Marijuana drug tests are now illegal in most workplaces in New York State

Published on October 21, 2021 · Last updated October 22, 2021
cbd drug test
Every year, tens of millions of Americans undergo urine screens for marijuana. (Csaba Deli/Adobe Stock)

Millions of New Yorkers no longer have to worry about popping hot on a weed test.

Most New York workers are now free to hit the weed after a long day’s work. In response to the state’s legalization of marijuana, the New York State Department of Labor amended Labor Law 201-D and published an “Adult Use Cannabis and the Workplace” advisory earlier this week.

The amended law states that all public and private employees (age 21 and older) can lawfully use cannabis without fear of workplace discrimination. The new rules apply to all workers regardless of citizenship or immigration status. There are some exceptions for specific jobs like commercial truck drivers.

This week’s action noted that “cannabis used in accordance with New York State law is a legal consumable product.”

“As such,” the advisory stated, “employers are prohibited from discriminating
against employees based on the employee’s use of cannabis outside of the workplace, outside of work hours, and without use of the employer’s equipment or property.”

That’s the strongest legal protection offered to cannabis consumers in any state. It’s now illegal to discriminate against legal cannabis consumers in New York.

Section 201-D was amended to fit the Marijuana Regulation and Taxation Act, which legalized the possession and use of cannabis for adults statewide on March 31, 2021.

holding joint on beach
Want to smoke a joint after work? Go ahead. It’s now against the law for most employers in New York State to test or penalize you for doing so. (AdobeStock)

When can a New York employer drug test for cannabis?

According to subsection 4-a of Section 201-D, an employer is still requiredto prohibit conduct and take action on the grounds of state or federal mandates about cannabis. Jobs can also prohibit worker use in accordance with any existing ordinance, regulation, or statute.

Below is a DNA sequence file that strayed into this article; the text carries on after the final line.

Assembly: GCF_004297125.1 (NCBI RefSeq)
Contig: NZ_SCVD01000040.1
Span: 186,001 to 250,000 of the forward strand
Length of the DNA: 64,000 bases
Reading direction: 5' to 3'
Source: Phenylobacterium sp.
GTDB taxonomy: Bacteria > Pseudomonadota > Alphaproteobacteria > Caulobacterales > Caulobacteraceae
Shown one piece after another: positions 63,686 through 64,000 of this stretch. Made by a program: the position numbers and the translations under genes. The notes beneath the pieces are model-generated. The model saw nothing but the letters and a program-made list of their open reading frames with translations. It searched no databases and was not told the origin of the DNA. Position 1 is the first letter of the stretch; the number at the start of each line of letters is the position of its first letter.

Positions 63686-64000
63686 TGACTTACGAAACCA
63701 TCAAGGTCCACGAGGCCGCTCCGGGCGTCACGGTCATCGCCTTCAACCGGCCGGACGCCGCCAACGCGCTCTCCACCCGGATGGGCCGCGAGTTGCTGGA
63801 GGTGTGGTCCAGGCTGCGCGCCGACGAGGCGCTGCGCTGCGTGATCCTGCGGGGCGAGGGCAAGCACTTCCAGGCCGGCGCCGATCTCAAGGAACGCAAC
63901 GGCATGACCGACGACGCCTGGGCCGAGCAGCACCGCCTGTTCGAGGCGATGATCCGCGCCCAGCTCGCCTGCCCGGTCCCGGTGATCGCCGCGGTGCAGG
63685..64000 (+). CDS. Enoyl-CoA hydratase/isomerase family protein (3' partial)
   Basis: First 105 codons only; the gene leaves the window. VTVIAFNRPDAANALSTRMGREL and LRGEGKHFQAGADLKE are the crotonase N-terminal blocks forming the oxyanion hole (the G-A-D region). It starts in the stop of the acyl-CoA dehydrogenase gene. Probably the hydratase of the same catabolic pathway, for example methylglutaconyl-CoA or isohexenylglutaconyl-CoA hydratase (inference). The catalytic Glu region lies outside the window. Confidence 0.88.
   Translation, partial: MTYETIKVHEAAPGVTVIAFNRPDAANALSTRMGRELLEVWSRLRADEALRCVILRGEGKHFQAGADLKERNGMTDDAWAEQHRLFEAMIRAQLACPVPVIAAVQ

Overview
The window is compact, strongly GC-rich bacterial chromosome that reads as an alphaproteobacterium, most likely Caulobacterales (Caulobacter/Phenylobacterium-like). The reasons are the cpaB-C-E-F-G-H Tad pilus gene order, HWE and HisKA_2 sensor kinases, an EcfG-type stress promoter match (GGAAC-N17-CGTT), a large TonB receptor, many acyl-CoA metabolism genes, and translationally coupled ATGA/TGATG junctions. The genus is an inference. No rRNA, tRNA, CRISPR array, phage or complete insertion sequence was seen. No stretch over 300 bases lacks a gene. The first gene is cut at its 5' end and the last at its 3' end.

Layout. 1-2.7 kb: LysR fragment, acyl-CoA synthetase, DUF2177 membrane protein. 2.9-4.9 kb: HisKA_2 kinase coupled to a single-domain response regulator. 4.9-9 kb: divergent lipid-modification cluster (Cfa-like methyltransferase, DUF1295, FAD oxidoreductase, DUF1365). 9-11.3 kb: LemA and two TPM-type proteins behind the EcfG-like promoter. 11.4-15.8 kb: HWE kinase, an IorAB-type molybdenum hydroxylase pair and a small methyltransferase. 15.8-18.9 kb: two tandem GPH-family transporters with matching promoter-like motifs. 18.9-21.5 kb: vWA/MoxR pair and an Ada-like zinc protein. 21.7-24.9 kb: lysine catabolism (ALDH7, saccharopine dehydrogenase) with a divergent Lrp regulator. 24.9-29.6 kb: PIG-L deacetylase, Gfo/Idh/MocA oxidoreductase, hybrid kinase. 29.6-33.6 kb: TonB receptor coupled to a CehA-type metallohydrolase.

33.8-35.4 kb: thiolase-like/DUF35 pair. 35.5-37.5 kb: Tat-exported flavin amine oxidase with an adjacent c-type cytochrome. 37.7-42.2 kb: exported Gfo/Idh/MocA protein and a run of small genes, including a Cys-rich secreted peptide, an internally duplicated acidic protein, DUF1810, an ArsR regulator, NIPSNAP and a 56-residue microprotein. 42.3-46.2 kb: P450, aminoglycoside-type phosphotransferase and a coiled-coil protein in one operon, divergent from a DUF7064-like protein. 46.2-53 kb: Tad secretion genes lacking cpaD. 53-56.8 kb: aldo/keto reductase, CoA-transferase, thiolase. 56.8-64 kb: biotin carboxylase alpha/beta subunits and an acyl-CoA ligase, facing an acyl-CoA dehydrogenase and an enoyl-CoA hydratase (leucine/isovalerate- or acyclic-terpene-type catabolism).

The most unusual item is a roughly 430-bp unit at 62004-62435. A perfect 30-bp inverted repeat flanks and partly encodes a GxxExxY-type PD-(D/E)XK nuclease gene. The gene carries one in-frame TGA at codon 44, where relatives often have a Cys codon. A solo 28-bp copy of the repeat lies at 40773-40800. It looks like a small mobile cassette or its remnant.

That means New Yorkers who are required to take cannabis tests by federal law, like commercial vehicle drivers, are still prohibited. Government employees including transit workers, firefighters and NYPD officers will also be left out of the fun.

When prohibition ended in March, the NYPD warned cops not to light up in an official memo. The notice read, “All existing patrol guide procedures regarding [marijuana] prohibition as well as drug screening procedures remain in effect.”

An NYPD spokesperson confirmed with The New York Post this week that despite the issuing of 201-D, officers are still not allowed to use cannabis in their off time.

Police have used cannabis prohibition as pretext to hassle and arrest Black and Brown communities for decades. Despite the end of prohibition in New York, NYPD officers still aren’t allowed to use cannabis in their free time. (AdobeStock)

When can employers take employment action?

An employer can take action or prohibit cannabis-related conduct in a few instances.

For example, if the employer stands to lose a federal contract or funding because of employee use, it has the right to act.

An employer can also take action during work hours if an employee is exhibiting articulable symptoms of cannabis impairment on the job.

In New York, the smell of weed is no longer enough to warrant employee drug tests. (AdobeStock)

What are articulable symptoms of cannabis impairment?

At the present time, there is no specific list defining cannabis impairment symptoms. There is also no reliable test that can demonstrate impairment due to cannabis use.

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Law 201-D defines symptoms as “noticeable” if an employee is impeding state or federal workplace safety laws. That includes being careless or perilous while working, or showing diminishing performance of assigned tasks.

All things considered, a noticeable odor of cannabis is not a valid symptom, according to the DOL.

Again, employees aren’t allowed to use during work hours in the first place. But the new law will give employers the right to prohibit use during on-call or remote work.

The new law gives employers the right to prohibit cannabis use during periods when a worker is considered “on call.” (AdobeStock)

What about during coffee breaks, lunch breaks, or approved leave?

An employer may prohibit the use of cannabis during breaks, even if the employee is not at the workplace during the break. That’s because breaks are still regarded as work hours.

Employers can also prohibit the possession of cannabis at work. But as long as an employee remains in compliance with all other requirements of 201-D, they can freely use cannabis while they are on leave or off the clock.

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Christopher Minaya
Christopher Minaya
Christopher Minaya has written for XXL, Hot 97, In Flex We Trust, and more. He reports on East Coast cannabis trends in an effort to humanize the flower.
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